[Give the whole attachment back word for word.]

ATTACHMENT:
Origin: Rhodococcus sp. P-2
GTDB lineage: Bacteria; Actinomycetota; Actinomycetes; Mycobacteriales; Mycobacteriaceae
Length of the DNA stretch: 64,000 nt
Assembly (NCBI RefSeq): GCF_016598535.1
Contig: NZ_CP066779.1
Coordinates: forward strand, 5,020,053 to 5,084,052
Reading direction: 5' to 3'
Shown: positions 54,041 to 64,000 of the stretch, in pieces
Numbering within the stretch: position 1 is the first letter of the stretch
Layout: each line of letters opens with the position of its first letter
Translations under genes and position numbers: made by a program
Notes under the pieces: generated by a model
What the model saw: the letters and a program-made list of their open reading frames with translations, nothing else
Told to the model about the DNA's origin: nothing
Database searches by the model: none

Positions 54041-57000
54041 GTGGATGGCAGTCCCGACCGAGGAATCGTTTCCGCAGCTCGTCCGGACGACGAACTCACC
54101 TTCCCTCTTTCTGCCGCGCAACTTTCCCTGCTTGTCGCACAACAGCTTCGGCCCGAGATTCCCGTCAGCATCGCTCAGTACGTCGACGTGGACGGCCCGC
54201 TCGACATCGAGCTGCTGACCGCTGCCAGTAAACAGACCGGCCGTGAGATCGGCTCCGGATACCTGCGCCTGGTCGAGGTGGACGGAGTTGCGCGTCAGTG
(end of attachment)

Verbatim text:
Origin: Rhodococcus sp. P-2
GTDB lineage: Bacteria; Actinomycetota; Actinomycetes; Mycobacteriales; Mycobacteriaceae
Length of the DNA stretch: 64,000 nt
Assembly (NCBI RefSeq): GCF_016598535.1
Contig: NZ_CP066779.1
Coordinates: forward strand, 5,020,053 to 5,084,052
Reading direction: 5' to 3'
Shown: positions 54,041 to 64,000 of the stretch, in pieces
Numbering within the stretch: position 1 is the first letter of the stretch
Layout: each line of letters opens with the position of its first letter
Translations under genes and position numbers: made by a program
Notes under the pieces: generated by a model
What the model saw: the letters and a program-made list of their open reading frames with translations, nothing else
Told to the model about the DNA's origin: nothing
Database searches by the model: none

Positions 54041-57000
54041 GTGGATGGCAGTCCCGACCGAGGAATCGTTTCCGCAGCTCGTCCGGACGACGAACTCACC
54101 TTCCCTCTTTCTGCCGCGCAACTTTCCCTGCTTGTCGCACAACAGCTTCGGCCCGAGATTCCCGTCAGCATCGCTCAGTACGTCGACGTGGACGGCCCGC
54201 TCGACATCGAGCTGCTGACCGCTGCCAGTAAACAGACCGGCCGTGAGATCGGCTCCGGATACCTGCGCCTGGTCGAGGTGGACGGAGTTGCGCGTCAGTG